I speak from personal experience when I say that most people think of muscle only in regards to physical activity, regardless of age or health. I remember telling my 95-year-old mother several years ago about a paper I was writing titled “The Underappreciated Role of Muscle in Health and Disease” in which I reviewed the central role that muscle plays in the regulation of metabolism in the body, the support of bone health, greater survival in the case of heart failure and cancer, and even psychological benefit. I explained my work with essential amino acids and how they can help in her daily life by strengthening muscle and improving its functions. She listened very politely, but ultimately said, “What do I need muscle for? I’m just playing bridge all day. I don’t need to be strong for that.”
My experience with many, many more people since then is that most only think of physical performance when thinking about the importance of muscle. How about we take some time to recognize muscle for more than just brute strength?
The Many Roles of Muscle
Muscle plays a central role in amino acid and protein metabolism in the body. Crucial tissues and organs (e.g., heart, brain, skin) need a constant supply of amino acids to produce enough new protein to maintain organ and tissue functionality. However, there are normally many hours throughout the day when we are not eating protein/amino acids. During those times between meals muscle serves as the reservoir of amino acids for the rest of the body to maintain normal concentrations of blood amino acids.
Here’s how it works: the breakdown of muscle protein between meals releases amino acids into the blood that can be taken up by other tissues and organs. Muscle protein is then repleted when dietary protein and/or amino acids are consumed and absorbed into the body. The role of muscle as a reservoir to maintain normal blood amino acid levels in the absence of dietary intake is necessary for survival.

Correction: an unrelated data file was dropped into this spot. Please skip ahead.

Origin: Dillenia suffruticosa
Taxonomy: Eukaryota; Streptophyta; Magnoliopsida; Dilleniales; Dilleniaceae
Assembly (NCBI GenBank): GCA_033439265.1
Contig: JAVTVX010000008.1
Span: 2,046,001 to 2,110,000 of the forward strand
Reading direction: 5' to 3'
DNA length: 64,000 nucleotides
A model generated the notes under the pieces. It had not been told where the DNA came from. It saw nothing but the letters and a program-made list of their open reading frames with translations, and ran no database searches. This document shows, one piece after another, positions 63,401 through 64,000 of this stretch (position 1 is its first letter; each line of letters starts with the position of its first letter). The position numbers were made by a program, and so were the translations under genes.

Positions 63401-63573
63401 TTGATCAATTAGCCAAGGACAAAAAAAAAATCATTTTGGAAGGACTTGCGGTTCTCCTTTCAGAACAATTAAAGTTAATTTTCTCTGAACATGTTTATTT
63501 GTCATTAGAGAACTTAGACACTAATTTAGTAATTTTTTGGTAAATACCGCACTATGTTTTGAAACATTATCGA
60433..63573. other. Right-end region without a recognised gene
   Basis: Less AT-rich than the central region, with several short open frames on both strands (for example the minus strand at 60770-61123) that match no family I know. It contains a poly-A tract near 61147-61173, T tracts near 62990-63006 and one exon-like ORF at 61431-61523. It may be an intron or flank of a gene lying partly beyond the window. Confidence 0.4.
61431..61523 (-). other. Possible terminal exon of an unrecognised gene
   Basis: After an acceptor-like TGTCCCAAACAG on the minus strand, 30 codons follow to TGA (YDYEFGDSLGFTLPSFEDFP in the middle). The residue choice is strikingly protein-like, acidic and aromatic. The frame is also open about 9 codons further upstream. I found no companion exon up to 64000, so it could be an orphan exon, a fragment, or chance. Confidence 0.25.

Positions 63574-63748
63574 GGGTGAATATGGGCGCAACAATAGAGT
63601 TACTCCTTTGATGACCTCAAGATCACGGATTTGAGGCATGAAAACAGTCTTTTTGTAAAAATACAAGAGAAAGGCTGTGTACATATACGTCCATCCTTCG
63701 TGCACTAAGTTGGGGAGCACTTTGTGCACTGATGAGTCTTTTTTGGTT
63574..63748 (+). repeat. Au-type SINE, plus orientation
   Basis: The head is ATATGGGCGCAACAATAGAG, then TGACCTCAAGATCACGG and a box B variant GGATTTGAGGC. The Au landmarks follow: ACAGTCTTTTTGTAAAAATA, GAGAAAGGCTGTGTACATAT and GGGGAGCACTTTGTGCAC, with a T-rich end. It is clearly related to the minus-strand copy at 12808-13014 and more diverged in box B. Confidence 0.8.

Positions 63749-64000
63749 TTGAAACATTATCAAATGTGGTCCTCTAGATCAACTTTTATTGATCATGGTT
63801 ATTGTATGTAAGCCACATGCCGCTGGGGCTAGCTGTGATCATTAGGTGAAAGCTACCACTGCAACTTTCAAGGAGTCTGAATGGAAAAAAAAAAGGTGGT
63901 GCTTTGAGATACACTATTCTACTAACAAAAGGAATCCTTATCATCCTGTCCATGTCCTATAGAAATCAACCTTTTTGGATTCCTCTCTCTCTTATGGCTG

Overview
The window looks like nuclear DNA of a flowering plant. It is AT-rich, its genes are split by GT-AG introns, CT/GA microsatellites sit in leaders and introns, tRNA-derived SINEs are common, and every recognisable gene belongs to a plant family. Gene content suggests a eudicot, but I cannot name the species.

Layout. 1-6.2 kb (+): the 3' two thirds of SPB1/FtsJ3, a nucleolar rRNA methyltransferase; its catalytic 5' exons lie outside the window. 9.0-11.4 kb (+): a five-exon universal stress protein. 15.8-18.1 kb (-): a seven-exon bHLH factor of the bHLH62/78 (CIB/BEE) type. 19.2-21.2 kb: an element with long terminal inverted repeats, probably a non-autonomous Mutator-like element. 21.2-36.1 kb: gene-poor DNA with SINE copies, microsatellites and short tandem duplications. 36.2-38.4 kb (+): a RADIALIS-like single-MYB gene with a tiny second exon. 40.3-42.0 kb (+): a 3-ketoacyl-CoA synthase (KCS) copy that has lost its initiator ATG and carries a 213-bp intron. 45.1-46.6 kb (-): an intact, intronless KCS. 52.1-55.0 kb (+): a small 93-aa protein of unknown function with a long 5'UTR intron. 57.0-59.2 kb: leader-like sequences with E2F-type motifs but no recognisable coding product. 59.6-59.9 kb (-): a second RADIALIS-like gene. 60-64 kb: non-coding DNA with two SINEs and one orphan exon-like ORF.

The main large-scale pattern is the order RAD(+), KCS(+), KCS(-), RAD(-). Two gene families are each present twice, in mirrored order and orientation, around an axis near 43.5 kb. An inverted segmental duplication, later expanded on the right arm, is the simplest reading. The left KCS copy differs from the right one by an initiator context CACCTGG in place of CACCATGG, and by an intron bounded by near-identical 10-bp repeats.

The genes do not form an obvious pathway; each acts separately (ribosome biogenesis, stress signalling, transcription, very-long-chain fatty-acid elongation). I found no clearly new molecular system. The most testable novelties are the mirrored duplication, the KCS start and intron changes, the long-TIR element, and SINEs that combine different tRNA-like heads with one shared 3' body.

Muscle plays a variety of other metabolic roles in addition to maintaining normal amino acid levels, including regulating blood glucose concentration.
Muscle Helps Regulate Blood Sugar Levels
Type 2 diabetes occurs when muscle function is not optimal.
Under normal conditions, muscle plays a key role in regulating the blood concentration of glucose, as well as that of amino acids. Glucose is commonly called blood sugar. When all is functioning properly, the brain relies entirely on glucose from the blood for energy. A drop in blood glucose concentration can cause loss of consciousness and even death. In contrast, an increase in glucose concentration in the blood is responsible for many of the adverse effects of diabetes.
To understand how healthy muscle can help keep us diabetes free, we must first examine how glucose is processed in the body. All dietary carbohydrates are ultimately converted to glucose in order to be metabolized in the body. After you eat carbohydrates, your blood glucose level increases. The magnitude of this increase is moderated by the release of the hormone insulin. Insulin sets in motion the uptake of glucose by various tissues, most prominently muscle. Once in the muscle cell, glucose may either be converted to a chemical form of energy or stored as glycogen for later use during exercise when energy requirements are elevated in order to fuel the contraction of muscle.